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Attraction between two Hydrogen Atoms

  1. Dec 12, 2005 #1
    For two hydrogen atoms separated by 3 Angstroms, what is the main force (cause) for the two atoms to move closer toward each other?

    As the atoms get closer, does a different force (cause) dominant the original force that started the attraction?
     
  2. jcsd
  3. Dec 12, 2005 #2

    mathman

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    In general, at the atomic or molecular level, the force involved is electromagnetic. The nuclear forces operate only inside the nucleus, while gravity is far too weak to be meaningful for things (atoms and molecules) that are that small.
     
  4. Dec 12, 2005 #3
    Can you give a reference for the attractive force of two hydrogen atoms at this distance please?
    Thanks,
    Ryan
     
  5. Dec 12, 2005 #4
    Perhaps the van der Waals force ?--which is discussed by Bohm (1951) "Quantum Theory". On pp 477-479 Bohm presents a wave function that "corresponds to a statistical tendency to oscillate in phase, for which both classically and quantum-mechanically the systems are found to attract..." and ..."thus the closer the atoms get the more transfer of energy between the atoms"..."if they oscillate in phase they will attract". The QM equations for this attractive interaction for hydrogen atoms are presented by Pauling & Wilson (1935) "Introduction to Quantum Mechanics..." on page 384 in the section titled " Van der Waals Forces for hydrogen atoms".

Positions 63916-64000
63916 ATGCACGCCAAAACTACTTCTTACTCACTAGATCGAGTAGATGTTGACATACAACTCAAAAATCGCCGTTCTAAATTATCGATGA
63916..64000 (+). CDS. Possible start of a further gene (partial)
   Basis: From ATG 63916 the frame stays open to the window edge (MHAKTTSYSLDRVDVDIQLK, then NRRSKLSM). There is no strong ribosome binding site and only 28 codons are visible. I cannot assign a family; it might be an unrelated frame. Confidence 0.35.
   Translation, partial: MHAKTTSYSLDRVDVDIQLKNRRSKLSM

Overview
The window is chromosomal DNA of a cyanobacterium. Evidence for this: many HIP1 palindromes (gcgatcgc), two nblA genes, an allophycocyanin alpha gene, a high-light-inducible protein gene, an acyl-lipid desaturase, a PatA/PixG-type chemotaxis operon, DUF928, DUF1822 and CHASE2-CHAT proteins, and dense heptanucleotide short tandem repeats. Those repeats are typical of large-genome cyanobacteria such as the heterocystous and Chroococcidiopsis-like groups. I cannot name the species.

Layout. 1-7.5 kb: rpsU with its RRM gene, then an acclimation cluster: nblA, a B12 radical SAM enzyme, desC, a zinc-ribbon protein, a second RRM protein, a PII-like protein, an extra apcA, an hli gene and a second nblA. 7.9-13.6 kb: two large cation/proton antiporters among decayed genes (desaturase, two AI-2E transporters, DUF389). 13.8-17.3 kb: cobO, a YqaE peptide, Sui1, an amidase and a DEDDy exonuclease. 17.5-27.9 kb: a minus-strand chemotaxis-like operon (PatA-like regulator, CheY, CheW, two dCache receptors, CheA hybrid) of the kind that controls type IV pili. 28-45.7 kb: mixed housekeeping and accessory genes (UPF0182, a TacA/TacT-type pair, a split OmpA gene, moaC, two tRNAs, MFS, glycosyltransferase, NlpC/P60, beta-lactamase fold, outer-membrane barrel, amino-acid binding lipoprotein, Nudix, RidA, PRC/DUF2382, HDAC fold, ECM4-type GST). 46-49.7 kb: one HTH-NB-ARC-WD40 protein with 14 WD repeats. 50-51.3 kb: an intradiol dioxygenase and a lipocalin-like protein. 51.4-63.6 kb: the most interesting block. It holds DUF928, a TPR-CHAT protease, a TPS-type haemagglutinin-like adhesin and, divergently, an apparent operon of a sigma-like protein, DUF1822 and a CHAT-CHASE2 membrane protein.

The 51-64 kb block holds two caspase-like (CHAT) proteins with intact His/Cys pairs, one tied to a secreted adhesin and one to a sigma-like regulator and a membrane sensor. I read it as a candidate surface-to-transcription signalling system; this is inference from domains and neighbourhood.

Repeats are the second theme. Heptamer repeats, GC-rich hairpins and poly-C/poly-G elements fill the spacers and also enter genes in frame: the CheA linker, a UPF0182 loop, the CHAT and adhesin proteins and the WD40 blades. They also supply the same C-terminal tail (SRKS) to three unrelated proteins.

6. Dec 12, 2005 #5
    p 544 of "Fundamentals of Atomic Physics" by A. P. Arya published in 1971 by Allyn and Bacon which references Kolos, W. and C.C.J. Roothons, "Revs. Mod. Phys." Vol 32, p 219 (1960).

    At 3 angstroms the energy value is negative (-) 0.3 eV roughly by the eyeball.

    The cause of the attraction appears to be electrostatic in accordance with the Heitler-London (QM) model of the hydrogen atom. Based on the number of repulsive states (3) vs attractive states (1) the two atoms have roughly a 25% chance of bonding.

    I'm interested to learn about the magnetic factors that must also exist. Thanks.
     
    Last edited: Dec 12, 2005
  7. Dec 19, 2005 #6
    Can someone else add a bit of enlightment?
    Thanks!
     
  8. Dec 20, 2005 #7

    Meir Achuz

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    Magnetic forces are generally unimportant for the attraction between 2 H atoms. In H energy levels, they lead to fine and hyperfine splitting, which is about 100-10,000 times smaller than the electrostatic effects. At 3 A, the two atoms probably have a dipole-dipole force like van der Waals, or some of the more detailed models mentioned above. When the atoms get within about 1 A of each other, the electron clouds start to overlap and there is then Coulomb attraction of one proton with the other atom's electron, which leads to a molecule. Detailed models for this are very complicated.
     
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